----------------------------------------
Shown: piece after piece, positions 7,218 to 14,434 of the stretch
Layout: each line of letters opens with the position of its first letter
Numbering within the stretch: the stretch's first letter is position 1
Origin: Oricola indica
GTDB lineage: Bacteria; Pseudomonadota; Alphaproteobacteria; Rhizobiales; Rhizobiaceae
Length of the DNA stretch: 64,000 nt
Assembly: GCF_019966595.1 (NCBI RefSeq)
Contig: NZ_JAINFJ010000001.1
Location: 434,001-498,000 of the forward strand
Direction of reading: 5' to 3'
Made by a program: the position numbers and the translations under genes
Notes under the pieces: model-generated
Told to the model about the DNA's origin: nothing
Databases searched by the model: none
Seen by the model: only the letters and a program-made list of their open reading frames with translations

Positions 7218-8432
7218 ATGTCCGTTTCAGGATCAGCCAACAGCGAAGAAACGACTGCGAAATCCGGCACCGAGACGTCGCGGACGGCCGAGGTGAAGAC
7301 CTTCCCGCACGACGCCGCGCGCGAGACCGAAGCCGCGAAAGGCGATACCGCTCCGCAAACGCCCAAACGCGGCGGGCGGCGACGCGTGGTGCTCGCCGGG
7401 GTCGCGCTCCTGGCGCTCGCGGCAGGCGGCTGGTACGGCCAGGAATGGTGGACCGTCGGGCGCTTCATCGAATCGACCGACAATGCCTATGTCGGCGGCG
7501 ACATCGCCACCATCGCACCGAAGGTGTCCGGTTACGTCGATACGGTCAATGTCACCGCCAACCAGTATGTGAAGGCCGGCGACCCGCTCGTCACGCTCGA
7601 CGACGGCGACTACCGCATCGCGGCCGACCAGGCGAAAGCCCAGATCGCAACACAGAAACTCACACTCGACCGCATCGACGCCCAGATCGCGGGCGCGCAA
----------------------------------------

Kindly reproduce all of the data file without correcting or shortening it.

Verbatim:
Shown: piece after piece, positions 7,218 to 14,434 of the stretch
Layout: each line of letters opens with the position of its first letter
Numbering within the stretch: the stretch's first letter is position 1
Origin: Oricola indica
GTDB lineage: Bacteria; Pseudomonadota; Alphaproteobacteria; Rhizobiales; Rhizobiaceae
Length of the DNA stretch: 64,000 nt
Assembly: GCF_019966595.1 (NCBI RefSeq)
Contig: NZ_JAINFJ010000001.1
Location: 434,001-498,000 of the forward strand
Direction of reading: 5' to 3'
Made by a program: the position numbers and the translations under genes
Notes under the pieces: model-generated
Told to the model about the DNA's origin: nothing
Databases searched by the model: none
Seen by the model: only the letters and a program-made list of their open reading frames with translations

Positions 7218-8432
7218 ATGTCCGTTTCAGGATCAGCCAACAGCGAAGAAACGACTGCGAAATCCGGCACCGAGACGTCGCGGACGGCCGAGGTGAAGAC
7301 CTTCCCGCACGACGCCGCGCGCGAGACCGAAGCCGCGAAAGGCGATACCGCTCCGCAAACGCCCAAACGCGGCGGGCGGCGACGCGTGGTGCTCGCCGGG
7401 GTCGCGCTCCTGGCGCTCGCGGCAGGCGGCTGGTACGGCCAGGAATGGTGGACCGTCGGGCGCTTCATCGAATCGACCGACAATGCCTATGTCGGCGGCG
7501 ACATCGCCACCATCGCACCGAAGGTGTCCGGTTACGTCGATACGGTCAATGTCACCGCCAACCAGTATGTGAAGGCCGGCGACCCGCTCGTCACGCTCGA
7601 CGACGGCGACTACCGCATCGCGGCCGACCAGGCGAAAGCCCAGATCGCAACACAGAAACTCACACTCGACCGCATCGACGCCCAGATCGCGGGCGCGCAA